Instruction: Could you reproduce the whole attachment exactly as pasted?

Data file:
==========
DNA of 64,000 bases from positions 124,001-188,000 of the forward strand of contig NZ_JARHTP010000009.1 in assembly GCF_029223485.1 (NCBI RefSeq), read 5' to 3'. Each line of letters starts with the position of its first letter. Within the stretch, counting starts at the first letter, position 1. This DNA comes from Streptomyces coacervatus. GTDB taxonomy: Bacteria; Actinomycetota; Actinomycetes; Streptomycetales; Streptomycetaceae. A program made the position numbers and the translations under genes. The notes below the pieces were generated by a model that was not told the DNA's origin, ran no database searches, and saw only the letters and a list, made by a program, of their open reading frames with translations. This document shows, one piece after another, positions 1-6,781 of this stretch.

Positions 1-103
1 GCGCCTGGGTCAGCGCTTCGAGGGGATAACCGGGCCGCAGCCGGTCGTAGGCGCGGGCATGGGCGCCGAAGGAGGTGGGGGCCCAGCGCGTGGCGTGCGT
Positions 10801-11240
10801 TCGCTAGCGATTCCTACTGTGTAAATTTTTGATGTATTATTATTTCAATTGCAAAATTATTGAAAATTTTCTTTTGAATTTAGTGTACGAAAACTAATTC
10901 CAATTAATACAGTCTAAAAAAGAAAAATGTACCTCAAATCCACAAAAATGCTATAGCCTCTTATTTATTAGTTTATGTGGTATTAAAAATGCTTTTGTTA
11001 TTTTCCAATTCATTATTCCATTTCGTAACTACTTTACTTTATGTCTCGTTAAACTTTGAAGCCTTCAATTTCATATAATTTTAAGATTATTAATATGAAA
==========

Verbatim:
DNA of 64,000 bases from positions 124,001-188,000 of the forward strand of contig NZ_JARHTP010000009.1 in assembly GCF_029223485.1 (NCBI RefSeq), read 5' to 3'. Each line of letters starts with the position of its first letter. Within the stretch, counting starts at the first letter, position 1. This DNA comes from Streptomyces coacervatus. GTDB taxonomy: Bacteria; Actinomycetota; Actinomycetes; Streptomycetales; Streptomycetaceae. A program made the position numbers and the translations under genes. The notes below the pieces were generated by a model that was not told the DNA's origin, ran no database searches, and saw only the letters and a list, made by a program, of their open reading frames with translations. This document shows, one piece after another, positions 1-6,781 of this stretch.

Positions 1-103
1 GCGCCTGGGTCAGCGCTTCGAGGGGATAACCGGGCCGCAGCCGGTCGTAGGCGCGGGCATGGGCGCCGAAGGAGGTGGGGGCCCAGCGCGTGGCGTGCGT
Positions 10801-11240
10801 TCGCTAGCGATTCCTACTGTGTAAATTTTTGATGTATTATTATTTCAATTGCAAAATTATTGAAAATTTTCTTTTGAATTTAGTGTACGAAAACTAATTC
10901 CAATTAATACAGTCTAAAAAAGAAAAATGTACCTCAAATCCACAAAAATGCTATAGCCTCTTATTTATTAGTTTATGTGGTATTAAAAATGCTTTTGTTA
11001 TTTTCCAATTCATTATTCCATTTCGTAACTACTTTACTTTATGTCTCGTTAAACTTTGAAGCCTTCAATTTCATATAATTTTAAGATTATTAATATGAAA